The flood of applications into the UC System continued unabated for the fall of 2018.
More than 200,000 students applied for undergraduate admissions. This means the number of applicants increased an average of 5.7% across the 9-schools that incorporate the undergraduate UC System. You can see a campus by campus comparison of freshman applicant composition at the UCOP (UC Office of the President) website. https://www.ucop.edu/institutional-research-academic-planning/_files/factsheets/2018/fall-2018-applications-table2.2.pdf
One of the major issues many applicants are concerned with is the number of seats in the UC System being allocated to out of state and international students. State funding to the UCs and Cal State dropped 20% between 2007 and 2013, which indeed drove the UCs to seek alternative revenue sources. On average, an out-of-state student will pay around $61, 000 a year versus in-state students paying $35,000.
The number of international applications continues to robustly grow. Virtually all the UCs, except for Merced and Riverside, witnessed double digit growth in international applications, with the largest number of international applications going to UCSD, which garnered just fewer than 20,000.
Such finagling with the number of residential seats, though, does not go unnoticed by the State lawmakers. In 2016, when the number of admissions was increasingly being absorbed by nonresidents, the State threatened to withhold $18 million in public university funding if a cap wasn’t placed on non-residential acceptances.
UC Irvine, whose total applicant pool increased almost 12% this fall, had its admissions rate dip to 29% from 37% last fall. For good reason, last year 800 more accepted applicants placed a deposit to enroll than had been anticipated by the admissions office. UCI attempted to revoke admissions to 500, yet, in the end UCI enrolled an unexpectedly large 7100 class last year.
Berkeley’s admission rate fell from 18% to 15%. UCLA remained the most competitive campus in the UC System with its admission rate falling from 16% to 14%. Most of this information to most in-state applicants is probably not surprising. While trends might give you a sense of your odds, the crux of the process is just getting in.
I find the blog from Ms. Sun (Ask Ms. Sun-- https://askmssun.com/blog/) a useful source in getting through all the misconceptions and preconceptions of admissions to the UC system. Knowledge is power because the UCs are dynamic and who and what they’re looking for changes admissions cycle to admissions cycle.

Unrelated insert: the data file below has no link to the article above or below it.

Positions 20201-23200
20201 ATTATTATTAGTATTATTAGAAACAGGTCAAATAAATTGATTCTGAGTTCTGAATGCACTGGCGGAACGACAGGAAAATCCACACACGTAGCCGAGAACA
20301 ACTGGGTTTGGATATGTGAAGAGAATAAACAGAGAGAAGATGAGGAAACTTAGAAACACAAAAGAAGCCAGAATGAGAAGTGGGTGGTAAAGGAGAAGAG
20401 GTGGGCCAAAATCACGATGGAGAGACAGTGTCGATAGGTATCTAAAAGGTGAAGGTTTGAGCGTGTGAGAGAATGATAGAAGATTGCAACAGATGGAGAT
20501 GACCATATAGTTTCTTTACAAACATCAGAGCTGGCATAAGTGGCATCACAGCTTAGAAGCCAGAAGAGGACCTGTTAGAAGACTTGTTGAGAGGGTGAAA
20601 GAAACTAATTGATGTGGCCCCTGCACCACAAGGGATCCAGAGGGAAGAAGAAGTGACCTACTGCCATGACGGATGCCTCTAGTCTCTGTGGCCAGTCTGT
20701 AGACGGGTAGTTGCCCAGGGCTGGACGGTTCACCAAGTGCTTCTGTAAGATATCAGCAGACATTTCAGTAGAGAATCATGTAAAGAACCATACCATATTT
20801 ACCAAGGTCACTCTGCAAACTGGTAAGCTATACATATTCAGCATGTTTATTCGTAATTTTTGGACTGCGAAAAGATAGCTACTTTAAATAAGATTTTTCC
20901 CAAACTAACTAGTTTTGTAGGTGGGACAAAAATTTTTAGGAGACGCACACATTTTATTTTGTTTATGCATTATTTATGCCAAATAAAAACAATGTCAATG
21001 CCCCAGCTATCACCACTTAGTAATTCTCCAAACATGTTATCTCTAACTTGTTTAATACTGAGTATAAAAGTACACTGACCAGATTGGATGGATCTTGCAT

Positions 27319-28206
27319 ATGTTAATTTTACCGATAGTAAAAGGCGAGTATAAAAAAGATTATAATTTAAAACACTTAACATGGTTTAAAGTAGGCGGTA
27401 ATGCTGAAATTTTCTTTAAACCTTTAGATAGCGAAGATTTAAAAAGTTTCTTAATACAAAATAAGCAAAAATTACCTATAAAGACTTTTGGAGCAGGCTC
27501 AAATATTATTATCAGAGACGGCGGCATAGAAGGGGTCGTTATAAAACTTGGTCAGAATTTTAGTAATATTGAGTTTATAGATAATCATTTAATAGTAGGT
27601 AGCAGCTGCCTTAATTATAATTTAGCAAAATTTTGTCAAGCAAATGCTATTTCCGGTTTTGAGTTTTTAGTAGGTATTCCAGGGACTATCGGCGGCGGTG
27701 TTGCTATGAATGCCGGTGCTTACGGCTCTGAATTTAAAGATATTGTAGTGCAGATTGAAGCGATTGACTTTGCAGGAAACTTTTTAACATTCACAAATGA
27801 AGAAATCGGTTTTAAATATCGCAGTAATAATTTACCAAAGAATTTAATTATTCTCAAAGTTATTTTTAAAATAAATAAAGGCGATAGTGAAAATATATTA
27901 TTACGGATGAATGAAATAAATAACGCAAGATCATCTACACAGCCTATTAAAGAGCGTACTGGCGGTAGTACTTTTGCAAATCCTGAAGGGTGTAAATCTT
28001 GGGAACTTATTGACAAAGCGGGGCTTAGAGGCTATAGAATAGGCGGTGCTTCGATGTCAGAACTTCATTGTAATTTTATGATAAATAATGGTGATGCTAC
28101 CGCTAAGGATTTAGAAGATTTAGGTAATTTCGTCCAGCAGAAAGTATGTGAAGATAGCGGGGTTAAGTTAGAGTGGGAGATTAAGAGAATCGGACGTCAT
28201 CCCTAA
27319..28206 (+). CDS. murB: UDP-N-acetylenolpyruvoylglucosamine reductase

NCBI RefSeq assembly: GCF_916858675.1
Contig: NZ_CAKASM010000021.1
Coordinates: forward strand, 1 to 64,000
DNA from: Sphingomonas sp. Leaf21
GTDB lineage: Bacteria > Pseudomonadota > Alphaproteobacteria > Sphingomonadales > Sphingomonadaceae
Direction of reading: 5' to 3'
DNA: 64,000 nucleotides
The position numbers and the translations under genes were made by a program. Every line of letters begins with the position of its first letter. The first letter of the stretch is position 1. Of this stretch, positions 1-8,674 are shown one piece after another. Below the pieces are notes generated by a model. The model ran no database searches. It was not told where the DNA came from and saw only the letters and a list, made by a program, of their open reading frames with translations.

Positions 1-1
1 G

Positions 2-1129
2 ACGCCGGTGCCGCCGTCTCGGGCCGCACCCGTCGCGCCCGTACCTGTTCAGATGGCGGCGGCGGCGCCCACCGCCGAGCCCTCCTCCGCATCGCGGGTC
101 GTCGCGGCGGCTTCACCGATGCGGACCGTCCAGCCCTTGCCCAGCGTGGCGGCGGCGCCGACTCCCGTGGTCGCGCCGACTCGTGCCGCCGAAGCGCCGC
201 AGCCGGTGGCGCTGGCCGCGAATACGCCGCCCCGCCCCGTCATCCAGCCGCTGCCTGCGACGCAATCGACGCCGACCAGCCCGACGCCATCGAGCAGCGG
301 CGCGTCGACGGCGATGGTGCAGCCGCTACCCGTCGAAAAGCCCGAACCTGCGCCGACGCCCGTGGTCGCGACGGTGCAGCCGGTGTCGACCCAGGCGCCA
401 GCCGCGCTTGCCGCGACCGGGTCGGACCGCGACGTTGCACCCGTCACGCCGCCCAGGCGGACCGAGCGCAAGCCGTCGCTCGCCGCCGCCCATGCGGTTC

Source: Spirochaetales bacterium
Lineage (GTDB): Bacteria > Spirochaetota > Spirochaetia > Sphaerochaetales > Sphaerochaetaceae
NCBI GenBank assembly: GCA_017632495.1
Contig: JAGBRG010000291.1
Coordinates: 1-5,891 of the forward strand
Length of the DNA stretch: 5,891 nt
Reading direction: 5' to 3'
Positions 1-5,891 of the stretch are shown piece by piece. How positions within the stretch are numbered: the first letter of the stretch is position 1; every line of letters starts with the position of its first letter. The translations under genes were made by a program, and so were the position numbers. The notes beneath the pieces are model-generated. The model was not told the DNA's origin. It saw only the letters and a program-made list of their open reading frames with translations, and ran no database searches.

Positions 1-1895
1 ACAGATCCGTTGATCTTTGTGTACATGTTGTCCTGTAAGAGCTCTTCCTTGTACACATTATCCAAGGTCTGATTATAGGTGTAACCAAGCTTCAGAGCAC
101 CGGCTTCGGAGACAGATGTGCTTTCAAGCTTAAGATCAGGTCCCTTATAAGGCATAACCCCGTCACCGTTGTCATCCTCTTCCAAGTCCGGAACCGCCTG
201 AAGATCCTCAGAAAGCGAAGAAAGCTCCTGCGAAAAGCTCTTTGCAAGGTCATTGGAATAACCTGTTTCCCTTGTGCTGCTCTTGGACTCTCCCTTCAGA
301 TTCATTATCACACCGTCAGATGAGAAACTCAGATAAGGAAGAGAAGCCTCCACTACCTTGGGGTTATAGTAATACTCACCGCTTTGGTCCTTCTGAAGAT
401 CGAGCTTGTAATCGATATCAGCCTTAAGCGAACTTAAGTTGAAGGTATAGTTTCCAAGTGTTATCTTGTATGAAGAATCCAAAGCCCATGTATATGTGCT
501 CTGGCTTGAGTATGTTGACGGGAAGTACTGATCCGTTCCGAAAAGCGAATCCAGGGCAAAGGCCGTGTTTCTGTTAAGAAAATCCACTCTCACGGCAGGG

One piece of advice that is very important, if you’re aiming at a specific UC campus find out what that campus is looking for in an applicant. The campuses can be quite different. UC Riverside, for example, does not even read applicant essays, while UCLA claims to perform a holistic review on each applicant.
If your focus is on UCLA, you can discover what UCLA is looking for in candidates for specific colleges at http://www.admission.ucla.edu/Prospect/Adm_fr/FrSel.htm. Visit this site and you’ll discover that whatever major you select within the College of Arts and Sciences has no bearing on your admissions prospects. That is not the same for Samueli School of Engineering or attempting to enter into the School of Nursing, which has a 2% admissions rate. You’ll also discover that talent trumps all other factors when attempting to gain admission to the School of Arts and Architecture, the Herb Alpert School of Music, or the School of Film, Theater and Television.
More detailed information on UCLA admissions can be found on its Common Data Set (section C7), which gives you a quick synopsis of the criteria used as a basis for selection. (https://www.apb.ucla.edu/campus-statistics/common-data-set) All the UC campuses supply CDSs, so go to the campus of interest and get current on what it’s looking for in its top candidates.
The UCs are becoming ever more competitive. Being informed early as to how you might shape your candidacy to improve your chances of gaining admission is a necessity. The tools are there.